毎年4月28日に行われる柴灯大護摩供は、不動明王のご開帳、火渡りの行事が行われ、一万人もの人々で賑わいます。 柴灯大護摩供とは護摩木を焚いて身代わり不動明王を招き、家内安全などの願い事を祈願する仏教の修法です。 読経のなか護摩壇に護摩木が投げ入れられ、その炎が収まると修験者たちが素足で白煙の上がる炭の上を渡ります。その後に一般の参詣者たちが続き、無病息災を祈ります。
Chinkokuji Temple is said to have been established in 806 by Kukai (774–835; posthumously known as Kobo Daishi), an influential monk who introduced Shingon teachings to Japan after traveling to China in 804 to study esoteric Buddhism.
According to legend, Kukai sailed into a heavy storm on the way to China. He prayed to Buddha and the bodhisattvas, and to the Three Female Deities of Munakata—three Shinto deities who protect seafarers.
As Kukai prayed, the figure of Fudo Myoo, a fearsome guardian deity who protects the faithful and subdues evil spirits, appeared before him. His ship reached China safely. On his return to Japan, Kukai visited Munakata Taisha to give thanks to the deities for his safe passage. Chinkokuji Temple enshrines Fudo Myoo as well as the Three Female Deities of Munakata, enshrined here as three Buddhas.
The Three Female Deities are portrayed as Dainichi Nyorai, the cosmic Buddha; Shaka Nyorai, the historical Buddha; and Yakushi Nyorai, the healing Buddha. After Buddhism was introduced to Japan in the sixth century, an overlap developed between Shinto and Buddhist deities and they came to be portrayed interchangeably. The temple is within sight of Hetsu-miya, the largest of the three Munakata Taisha Shinto shrines venerating the Three Female Deities of Munakata.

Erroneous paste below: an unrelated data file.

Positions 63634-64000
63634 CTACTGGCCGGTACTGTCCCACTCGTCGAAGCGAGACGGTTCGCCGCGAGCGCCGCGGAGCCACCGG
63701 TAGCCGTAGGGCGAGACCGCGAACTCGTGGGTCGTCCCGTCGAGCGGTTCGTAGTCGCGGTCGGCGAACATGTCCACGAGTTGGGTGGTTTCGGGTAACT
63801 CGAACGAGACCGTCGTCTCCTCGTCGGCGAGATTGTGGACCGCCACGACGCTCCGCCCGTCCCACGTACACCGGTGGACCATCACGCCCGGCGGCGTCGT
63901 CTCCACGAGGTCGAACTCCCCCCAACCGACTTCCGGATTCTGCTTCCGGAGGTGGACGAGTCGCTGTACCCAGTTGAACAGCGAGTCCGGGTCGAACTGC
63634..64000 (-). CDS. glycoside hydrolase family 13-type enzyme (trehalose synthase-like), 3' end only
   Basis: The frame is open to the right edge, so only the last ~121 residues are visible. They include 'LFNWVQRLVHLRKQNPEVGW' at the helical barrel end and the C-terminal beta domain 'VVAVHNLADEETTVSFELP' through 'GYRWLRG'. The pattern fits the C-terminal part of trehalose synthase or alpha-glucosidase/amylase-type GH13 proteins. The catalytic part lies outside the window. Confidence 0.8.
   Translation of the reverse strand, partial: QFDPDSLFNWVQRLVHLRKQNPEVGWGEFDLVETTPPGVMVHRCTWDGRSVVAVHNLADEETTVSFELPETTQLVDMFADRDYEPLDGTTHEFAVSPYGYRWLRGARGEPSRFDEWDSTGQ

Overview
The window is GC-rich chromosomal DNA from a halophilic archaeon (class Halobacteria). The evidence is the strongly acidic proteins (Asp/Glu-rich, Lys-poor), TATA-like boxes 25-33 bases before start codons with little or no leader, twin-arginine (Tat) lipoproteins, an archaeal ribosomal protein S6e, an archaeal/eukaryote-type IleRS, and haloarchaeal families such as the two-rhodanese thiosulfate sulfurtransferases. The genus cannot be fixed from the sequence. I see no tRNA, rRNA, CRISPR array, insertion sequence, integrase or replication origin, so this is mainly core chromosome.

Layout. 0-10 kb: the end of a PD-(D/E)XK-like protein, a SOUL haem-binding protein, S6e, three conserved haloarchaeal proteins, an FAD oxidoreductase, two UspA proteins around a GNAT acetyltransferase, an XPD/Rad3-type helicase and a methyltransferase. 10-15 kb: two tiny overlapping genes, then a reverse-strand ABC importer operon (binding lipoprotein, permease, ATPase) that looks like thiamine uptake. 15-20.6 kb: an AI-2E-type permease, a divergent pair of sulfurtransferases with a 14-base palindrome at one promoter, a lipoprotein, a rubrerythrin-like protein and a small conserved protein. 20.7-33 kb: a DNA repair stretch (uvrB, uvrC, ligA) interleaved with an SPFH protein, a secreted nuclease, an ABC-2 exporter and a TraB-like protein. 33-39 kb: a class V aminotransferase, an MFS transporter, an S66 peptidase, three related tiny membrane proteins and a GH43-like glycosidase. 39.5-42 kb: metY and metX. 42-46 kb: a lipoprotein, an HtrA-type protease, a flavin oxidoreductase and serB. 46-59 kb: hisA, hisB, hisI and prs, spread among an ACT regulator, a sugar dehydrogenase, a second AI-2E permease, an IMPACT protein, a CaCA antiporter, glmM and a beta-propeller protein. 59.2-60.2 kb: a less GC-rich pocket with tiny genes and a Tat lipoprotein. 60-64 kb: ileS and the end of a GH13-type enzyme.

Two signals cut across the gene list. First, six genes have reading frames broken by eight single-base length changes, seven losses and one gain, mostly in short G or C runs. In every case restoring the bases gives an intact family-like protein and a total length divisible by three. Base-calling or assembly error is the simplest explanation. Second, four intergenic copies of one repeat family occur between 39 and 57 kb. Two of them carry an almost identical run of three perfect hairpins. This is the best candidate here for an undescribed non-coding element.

The temple precincts include the main hall (hondo), the Gomado Hall, and several smaller worship halls. The main hall houses five Buddhas, three of which represent the Three Female Deities of Munakata. The Gomado Hall holds fire rituals to honor Fudo Myoo. A path leads visitors through the forested grounds past statues and stone monuments, including a statue of Kobo Daishi.
One of the main events at the temple is the annual memorial ceremony for Fudo Myoo on April 28. This is the only time the statue of Fudo Myoo is displayed for public viewing. The ceremony includes prayers around a ritual fire. Afterwards, worshippers can walk across warm coals to rid themselves of bad luck. The ceremony is open to the public.
The temple grounds bloom throughout the year, with plum blossoms in January, cherry blossoms, azaleas and irises in spring, and hydrangeas in early summer. The summer months bring lotus blossoms and red spider lilies. From November to December the leaves of Japanese maples and ginkgo trees turn shades of red and gold.
（This English-language text was created by the Japan Tourism Agency）